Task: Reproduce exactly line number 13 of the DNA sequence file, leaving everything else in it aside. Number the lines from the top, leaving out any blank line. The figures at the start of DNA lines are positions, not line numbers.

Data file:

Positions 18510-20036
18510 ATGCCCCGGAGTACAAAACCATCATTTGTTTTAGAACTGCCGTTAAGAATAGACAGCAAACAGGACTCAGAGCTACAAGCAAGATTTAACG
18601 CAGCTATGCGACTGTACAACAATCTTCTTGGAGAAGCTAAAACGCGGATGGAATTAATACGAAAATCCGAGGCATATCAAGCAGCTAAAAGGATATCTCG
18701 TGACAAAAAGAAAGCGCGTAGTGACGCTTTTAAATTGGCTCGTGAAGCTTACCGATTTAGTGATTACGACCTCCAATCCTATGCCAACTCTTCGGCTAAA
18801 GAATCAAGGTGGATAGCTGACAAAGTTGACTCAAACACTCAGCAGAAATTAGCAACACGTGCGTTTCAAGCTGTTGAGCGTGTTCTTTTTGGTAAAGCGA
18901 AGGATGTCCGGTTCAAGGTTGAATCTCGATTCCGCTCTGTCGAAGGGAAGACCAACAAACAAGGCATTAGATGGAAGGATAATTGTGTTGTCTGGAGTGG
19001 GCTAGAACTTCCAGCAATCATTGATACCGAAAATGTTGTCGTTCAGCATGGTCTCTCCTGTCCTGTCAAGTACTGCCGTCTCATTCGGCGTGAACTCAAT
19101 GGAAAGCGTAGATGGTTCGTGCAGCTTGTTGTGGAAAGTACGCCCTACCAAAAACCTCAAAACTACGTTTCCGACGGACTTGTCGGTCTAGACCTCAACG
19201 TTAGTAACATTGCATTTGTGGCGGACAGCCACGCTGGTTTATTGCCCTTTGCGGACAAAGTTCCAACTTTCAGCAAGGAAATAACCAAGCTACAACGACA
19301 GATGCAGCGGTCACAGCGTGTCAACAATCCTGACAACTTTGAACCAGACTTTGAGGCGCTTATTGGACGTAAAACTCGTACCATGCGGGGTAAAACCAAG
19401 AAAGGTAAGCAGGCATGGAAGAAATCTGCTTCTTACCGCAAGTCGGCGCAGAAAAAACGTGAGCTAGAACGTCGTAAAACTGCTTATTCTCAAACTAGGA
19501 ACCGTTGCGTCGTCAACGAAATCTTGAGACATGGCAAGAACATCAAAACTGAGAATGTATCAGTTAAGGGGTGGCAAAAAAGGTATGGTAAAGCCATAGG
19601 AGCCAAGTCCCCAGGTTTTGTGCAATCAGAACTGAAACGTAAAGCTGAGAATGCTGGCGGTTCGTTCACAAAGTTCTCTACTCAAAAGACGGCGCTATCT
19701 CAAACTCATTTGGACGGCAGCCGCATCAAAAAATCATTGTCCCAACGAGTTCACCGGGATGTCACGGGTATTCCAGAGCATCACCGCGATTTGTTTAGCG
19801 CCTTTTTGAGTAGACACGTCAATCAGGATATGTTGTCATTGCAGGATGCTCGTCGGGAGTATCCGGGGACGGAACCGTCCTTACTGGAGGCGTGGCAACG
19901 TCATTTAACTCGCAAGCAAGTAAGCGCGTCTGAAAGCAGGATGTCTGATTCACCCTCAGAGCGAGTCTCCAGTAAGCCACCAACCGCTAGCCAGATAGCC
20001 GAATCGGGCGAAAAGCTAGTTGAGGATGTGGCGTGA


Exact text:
19601 AGCCAAGTCCCCAGGTTTTGTGCAATCAGAACTGAAACGTAAAGCTGAGAATGCTGGCGGTTCGTTCACAAAGTTCTCTACTCAAAAGACGGCGCTATCT